Around 1 billion animals may now have perished in Australia’s devastating wildfire season, ecologists estimated this week.
Chris Dickman, an ecologist at the University of Sydney, initially calculated last week that 480 million animals had died in the fires, a number he and his colleagues arrived at by using calculations from previous studies of mammal density and the acres of vegetation burned.
Now, Dickman says that his initial estimate was too low, as it only calculated loss in the state of New South Wales and did not include bats, frogs and insects.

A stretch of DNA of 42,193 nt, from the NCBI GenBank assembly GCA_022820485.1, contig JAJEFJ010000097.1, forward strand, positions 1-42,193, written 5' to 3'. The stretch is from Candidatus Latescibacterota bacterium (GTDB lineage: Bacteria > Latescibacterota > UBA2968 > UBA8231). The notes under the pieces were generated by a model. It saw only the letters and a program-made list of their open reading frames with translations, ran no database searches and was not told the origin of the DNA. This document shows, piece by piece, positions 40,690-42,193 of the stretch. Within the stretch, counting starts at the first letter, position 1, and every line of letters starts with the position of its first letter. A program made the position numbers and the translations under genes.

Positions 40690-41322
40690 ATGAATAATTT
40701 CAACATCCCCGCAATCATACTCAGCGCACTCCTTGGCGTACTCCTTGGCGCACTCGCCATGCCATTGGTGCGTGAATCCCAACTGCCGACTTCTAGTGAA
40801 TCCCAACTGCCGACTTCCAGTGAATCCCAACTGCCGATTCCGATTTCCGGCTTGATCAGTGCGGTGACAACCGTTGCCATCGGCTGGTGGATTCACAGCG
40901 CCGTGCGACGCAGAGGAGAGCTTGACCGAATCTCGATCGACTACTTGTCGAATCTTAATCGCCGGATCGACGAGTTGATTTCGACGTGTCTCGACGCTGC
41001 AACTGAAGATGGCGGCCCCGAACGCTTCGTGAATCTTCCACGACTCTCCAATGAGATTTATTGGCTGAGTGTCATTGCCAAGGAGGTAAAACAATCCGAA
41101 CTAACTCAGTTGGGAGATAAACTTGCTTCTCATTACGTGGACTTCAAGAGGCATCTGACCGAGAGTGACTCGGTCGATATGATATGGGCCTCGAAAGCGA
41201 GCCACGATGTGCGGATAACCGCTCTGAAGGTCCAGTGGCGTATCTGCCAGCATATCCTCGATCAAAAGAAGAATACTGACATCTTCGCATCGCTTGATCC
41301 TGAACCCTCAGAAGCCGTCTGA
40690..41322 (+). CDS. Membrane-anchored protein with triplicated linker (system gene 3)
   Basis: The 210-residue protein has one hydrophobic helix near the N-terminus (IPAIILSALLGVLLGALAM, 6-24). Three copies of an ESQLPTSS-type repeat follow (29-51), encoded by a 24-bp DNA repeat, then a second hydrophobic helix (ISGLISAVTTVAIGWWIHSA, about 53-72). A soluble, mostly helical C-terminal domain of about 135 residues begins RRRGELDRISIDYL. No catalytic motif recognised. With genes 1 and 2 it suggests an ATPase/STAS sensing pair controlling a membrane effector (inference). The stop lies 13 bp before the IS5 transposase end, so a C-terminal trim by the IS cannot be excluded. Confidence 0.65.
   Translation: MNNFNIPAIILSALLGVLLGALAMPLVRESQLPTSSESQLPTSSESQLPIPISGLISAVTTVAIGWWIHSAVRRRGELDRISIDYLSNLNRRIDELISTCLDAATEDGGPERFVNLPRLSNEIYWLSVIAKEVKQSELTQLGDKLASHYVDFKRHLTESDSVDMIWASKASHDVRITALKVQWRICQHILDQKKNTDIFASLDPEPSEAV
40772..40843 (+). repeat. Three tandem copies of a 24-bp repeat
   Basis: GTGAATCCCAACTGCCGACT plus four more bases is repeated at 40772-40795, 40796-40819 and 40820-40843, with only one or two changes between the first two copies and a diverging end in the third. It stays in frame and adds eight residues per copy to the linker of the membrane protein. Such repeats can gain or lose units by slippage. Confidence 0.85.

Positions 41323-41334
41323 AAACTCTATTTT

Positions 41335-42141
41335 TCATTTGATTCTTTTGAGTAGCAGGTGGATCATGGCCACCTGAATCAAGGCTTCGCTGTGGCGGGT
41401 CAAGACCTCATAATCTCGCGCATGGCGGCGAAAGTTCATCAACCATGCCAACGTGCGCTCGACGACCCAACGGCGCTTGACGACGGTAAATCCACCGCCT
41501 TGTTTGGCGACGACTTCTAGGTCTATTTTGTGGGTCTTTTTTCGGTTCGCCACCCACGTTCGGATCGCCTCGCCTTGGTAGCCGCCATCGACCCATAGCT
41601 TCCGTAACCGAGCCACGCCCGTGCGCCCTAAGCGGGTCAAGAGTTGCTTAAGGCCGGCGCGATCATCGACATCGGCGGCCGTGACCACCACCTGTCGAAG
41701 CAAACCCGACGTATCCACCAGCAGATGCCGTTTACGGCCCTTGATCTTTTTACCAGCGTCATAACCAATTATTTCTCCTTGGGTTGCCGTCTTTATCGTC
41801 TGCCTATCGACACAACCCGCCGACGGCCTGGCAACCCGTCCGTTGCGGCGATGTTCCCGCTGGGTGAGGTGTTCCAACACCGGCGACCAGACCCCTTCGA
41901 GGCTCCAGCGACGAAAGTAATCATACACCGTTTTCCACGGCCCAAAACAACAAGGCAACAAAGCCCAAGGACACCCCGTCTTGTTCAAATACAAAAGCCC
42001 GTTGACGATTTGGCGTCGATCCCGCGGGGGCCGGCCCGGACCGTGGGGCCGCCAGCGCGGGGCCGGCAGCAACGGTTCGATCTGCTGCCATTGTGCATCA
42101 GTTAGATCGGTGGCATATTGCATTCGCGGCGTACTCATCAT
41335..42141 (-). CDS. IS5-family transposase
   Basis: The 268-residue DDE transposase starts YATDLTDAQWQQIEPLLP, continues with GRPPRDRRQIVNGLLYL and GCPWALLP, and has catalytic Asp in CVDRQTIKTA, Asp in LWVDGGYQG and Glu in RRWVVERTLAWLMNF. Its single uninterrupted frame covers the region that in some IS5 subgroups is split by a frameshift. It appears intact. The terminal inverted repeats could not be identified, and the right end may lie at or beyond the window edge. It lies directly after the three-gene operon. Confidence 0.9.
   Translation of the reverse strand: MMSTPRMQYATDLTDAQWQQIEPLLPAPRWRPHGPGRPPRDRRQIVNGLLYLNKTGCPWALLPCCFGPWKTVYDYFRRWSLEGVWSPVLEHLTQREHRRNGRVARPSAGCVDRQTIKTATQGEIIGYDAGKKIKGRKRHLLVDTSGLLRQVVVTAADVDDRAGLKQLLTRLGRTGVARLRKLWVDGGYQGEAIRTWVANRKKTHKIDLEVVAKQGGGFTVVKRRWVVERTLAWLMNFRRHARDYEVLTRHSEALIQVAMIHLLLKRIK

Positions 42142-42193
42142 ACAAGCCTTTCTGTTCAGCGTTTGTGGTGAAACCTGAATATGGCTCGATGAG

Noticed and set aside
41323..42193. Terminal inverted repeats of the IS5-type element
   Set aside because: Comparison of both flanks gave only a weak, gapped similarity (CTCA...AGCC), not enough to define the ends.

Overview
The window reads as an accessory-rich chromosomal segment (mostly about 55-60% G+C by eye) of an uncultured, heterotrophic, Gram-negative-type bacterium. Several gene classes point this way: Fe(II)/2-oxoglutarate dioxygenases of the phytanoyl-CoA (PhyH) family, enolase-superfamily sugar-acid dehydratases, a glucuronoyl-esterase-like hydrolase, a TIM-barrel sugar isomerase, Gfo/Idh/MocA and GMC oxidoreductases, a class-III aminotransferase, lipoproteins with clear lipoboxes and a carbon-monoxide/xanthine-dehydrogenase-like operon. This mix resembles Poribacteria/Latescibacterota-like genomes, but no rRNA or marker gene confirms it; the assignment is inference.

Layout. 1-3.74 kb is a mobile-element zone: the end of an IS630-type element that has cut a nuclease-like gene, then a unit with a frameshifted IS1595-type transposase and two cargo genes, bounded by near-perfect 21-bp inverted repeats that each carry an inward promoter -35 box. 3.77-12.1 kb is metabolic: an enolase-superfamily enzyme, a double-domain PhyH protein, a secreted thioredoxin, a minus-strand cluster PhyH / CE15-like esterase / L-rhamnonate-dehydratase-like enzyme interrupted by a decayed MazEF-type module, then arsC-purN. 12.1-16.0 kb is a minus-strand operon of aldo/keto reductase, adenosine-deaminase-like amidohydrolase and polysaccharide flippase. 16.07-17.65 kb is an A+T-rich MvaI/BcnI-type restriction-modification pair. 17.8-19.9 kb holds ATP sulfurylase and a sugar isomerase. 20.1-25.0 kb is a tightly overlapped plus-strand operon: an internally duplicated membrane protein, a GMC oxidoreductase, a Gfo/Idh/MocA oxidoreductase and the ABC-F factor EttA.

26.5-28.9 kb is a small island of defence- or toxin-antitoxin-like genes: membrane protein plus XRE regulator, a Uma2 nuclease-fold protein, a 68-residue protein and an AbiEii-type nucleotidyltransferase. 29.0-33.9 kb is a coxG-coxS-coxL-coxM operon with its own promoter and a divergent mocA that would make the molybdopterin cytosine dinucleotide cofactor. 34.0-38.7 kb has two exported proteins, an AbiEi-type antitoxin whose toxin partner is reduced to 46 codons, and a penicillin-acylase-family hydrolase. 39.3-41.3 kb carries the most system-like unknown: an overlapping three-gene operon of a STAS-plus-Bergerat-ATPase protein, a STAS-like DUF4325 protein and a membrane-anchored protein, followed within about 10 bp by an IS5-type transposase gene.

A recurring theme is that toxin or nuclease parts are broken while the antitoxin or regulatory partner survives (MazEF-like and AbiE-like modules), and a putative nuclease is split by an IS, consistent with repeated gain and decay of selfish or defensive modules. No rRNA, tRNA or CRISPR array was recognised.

“We know that Australian biodiversity has been going down over the last several decades, and it’s probably fairly well known that Australia’s got the world’s highest rate of extinction for mammals,” Dickman told CBS. “It’s events like this that may well hasten the extinction process for a range of other species. So, it’s a very sad time.”